■ Student advice
■ Thinking long term
Reviewing the risks
E-mail your personal-
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Q&A with Suze Orman
The Costco Connection
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By Suze Orman
I’ve been reviewing various fixed-annuity
products offered by insurance companies.
Having watched the meltdown of banks,
brokerage houses and mortgage lenders,
my question is: What about the major insurance companies? What risk factors are associated with them?
YOU ARE RIGHT: An annuity is only as good
as the financial health of the insurer promising you
a steady payout. And in the wake of the financial
crisis, that’s become a riskier proposition. Keep in
mind that outright bankruptcies are extremely rare.
Also, regulators will do everything to have a solvent
insurer take over the business.
That said, you should do everything to protect
yourself. Two pieces of advice:
• Consider only life insurers with a financial
strength rating of at least “A” from A.M. Best,
Standard & Poor’s or Moody’s.
• Check with your state insurance department
to find out the coverage you would be eligible for
from the state guaranty fund if, in fact, the insurer
runs into trouble. You can find your state info
through the Web site of the National Organization
of Life & Health Insurance Guaranty Associations,
For an annuity, the Kansas guaranty fund provides maximum coverage of $250,000 per insurer. If
you are considering investing more than that in
annuities, diversify your risk by buying separate
policies from a handful of insurers, with no single
policy worth more than $250,000.
A 21-year-old friend just told me, “I’m bailing
on my credit-card debt, as it’ll only affect
my credit rating for seven years; plus all my
college friends are doing it right now.” I told
her that I didn’t think that was such a good
idea. But what does happen to such a person? Maybe some college student out there
would benefit by learning about what happens if they don’t pay off their debt.
Santa Rosa, CA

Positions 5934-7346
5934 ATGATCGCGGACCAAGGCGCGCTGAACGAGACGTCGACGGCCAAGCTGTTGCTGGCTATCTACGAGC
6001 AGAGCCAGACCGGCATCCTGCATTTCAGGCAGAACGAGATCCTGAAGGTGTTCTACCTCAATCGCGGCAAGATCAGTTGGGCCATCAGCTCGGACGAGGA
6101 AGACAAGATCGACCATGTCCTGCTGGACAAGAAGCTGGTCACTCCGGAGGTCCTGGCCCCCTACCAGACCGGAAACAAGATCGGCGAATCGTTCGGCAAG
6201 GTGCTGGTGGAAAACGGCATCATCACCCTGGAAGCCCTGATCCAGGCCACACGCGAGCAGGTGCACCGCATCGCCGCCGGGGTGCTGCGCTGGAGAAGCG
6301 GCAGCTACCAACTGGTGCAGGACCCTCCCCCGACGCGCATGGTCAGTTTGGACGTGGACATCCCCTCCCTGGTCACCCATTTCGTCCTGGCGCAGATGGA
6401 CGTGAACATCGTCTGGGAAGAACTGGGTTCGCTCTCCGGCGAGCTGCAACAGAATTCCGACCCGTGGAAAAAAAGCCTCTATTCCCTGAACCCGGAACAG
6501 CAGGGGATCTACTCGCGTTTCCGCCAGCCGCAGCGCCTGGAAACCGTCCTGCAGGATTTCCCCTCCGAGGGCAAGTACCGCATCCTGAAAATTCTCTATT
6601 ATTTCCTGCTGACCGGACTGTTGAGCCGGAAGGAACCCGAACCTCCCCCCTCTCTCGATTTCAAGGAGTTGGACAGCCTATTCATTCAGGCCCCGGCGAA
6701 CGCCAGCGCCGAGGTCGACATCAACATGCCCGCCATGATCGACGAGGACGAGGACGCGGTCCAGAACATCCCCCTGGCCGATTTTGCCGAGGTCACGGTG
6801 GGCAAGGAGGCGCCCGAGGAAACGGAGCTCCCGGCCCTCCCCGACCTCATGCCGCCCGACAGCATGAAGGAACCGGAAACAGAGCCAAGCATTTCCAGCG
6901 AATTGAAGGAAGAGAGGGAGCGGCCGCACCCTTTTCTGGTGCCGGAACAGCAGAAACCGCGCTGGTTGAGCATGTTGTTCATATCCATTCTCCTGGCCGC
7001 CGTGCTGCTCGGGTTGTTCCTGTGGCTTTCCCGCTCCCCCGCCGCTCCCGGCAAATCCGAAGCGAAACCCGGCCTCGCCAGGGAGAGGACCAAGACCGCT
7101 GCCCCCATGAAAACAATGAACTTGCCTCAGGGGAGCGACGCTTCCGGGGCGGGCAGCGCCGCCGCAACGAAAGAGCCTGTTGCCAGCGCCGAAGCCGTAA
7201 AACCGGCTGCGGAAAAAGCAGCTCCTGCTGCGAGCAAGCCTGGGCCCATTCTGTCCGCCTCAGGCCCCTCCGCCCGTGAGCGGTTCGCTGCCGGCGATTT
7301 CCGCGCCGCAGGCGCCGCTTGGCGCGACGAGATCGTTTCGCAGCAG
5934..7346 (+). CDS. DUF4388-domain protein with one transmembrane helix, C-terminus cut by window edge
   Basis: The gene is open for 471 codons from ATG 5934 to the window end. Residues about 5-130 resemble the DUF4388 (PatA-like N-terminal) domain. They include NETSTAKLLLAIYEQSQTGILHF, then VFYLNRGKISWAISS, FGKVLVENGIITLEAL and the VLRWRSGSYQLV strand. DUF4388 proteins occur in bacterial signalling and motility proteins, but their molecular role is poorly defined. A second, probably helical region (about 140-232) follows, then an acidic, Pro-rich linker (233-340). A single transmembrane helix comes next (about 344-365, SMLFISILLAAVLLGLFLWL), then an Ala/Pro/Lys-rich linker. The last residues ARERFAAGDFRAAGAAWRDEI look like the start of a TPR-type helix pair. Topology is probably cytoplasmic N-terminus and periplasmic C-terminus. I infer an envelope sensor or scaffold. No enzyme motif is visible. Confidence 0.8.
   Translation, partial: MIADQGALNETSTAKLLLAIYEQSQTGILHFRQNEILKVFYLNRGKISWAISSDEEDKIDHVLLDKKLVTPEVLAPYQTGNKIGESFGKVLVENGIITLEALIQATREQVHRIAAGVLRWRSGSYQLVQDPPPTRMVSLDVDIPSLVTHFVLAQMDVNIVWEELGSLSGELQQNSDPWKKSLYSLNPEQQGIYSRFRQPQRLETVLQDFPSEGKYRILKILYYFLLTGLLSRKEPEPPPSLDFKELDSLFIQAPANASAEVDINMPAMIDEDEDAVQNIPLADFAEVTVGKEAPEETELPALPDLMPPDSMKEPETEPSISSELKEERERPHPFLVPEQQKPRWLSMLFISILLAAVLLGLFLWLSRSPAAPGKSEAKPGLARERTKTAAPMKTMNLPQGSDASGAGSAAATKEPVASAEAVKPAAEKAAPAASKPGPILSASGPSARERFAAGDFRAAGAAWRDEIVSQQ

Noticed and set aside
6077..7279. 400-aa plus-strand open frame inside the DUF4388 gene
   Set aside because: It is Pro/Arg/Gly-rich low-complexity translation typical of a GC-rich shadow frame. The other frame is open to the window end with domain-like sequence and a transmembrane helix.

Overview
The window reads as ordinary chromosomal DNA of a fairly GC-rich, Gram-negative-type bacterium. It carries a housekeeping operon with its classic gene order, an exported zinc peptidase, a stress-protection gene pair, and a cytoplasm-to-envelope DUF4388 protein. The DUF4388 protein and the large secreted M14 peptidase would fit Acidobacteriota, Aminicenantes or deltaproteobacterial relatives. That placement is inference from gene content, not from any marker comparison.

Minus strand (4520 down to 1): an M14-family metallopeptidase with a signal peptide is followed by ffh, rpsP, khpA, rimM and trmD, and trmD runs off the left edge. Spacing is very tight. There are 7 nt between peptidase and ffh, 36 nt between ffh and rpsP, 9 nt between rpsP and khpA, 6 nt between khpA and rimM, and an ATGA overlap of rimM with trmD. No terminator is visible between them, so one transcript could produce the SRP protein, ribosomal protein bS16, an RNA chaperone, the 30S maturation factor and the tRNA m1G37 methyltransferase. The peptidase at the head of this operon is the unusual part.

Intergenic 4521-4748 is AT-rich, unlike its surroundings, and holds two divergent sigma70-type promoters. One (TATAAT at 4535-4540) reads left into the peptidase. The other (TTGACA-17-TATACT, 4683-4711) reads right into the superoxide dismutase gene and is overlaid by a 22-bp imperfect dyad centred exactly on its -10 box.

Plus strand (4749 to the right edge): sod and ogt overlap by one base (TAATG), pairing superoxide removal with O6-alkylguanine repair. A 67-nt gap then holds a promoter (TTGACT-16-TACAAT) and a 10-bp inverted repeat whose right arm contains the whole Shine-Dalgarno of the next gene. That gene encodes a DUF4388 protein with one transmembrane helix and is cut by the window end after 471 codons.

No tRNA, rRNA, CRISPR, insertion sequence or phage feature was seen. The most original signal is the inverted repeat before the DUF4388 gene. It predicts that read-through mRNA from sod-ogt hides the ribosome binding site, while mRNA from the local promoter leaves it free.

YOU’RE A GOOD FRIEND to be concerned. Your
friend has her facts straight: Failure to pay a bill does
indeed stay on her record for seven years, though
the impact of the demerit vanishes over time. But
perhaps she doesn’t realize the financial repercus-
sions from failing to pay off her obligation. Her
credit score will indeed take a big hit, and as a col-
lege student that could make starting out in the real
world tough. And some employers use a credit
check as a quasi character reference.
I put $300 a month in a retirement plan. I plan
to retire in 10 years. In the past six months
I’ve lost between $10,000 to $15,000. Should
I move my money to a low-risk or savings
account, or just wait it out?
National City, CA
THE FACT THAT a retirement account suffers
losses from time to time should not be a concern.
Surprised? When you retire is not really the end
goal. You could live 25 to 30 years in retirement.
So if you are still 10 years from retirement,
chances are that 40 years from now you will need to
have some money left to keep supporting you. That’s
an argument for having some of your money in
stocks. Put 100 percent of your money in savings
accounts and you are pretty much guaranteed to
lose ground to inflation over time. That’s a huge risk
everyone needs to pay attention to.
Here’s a good rule of thumb: Subtract your age
from 100. That’s roughly the percentage you want to
have in stocks. If you’re worried about losses, increase
your bond and cash portion by 5 to 10 percent. C
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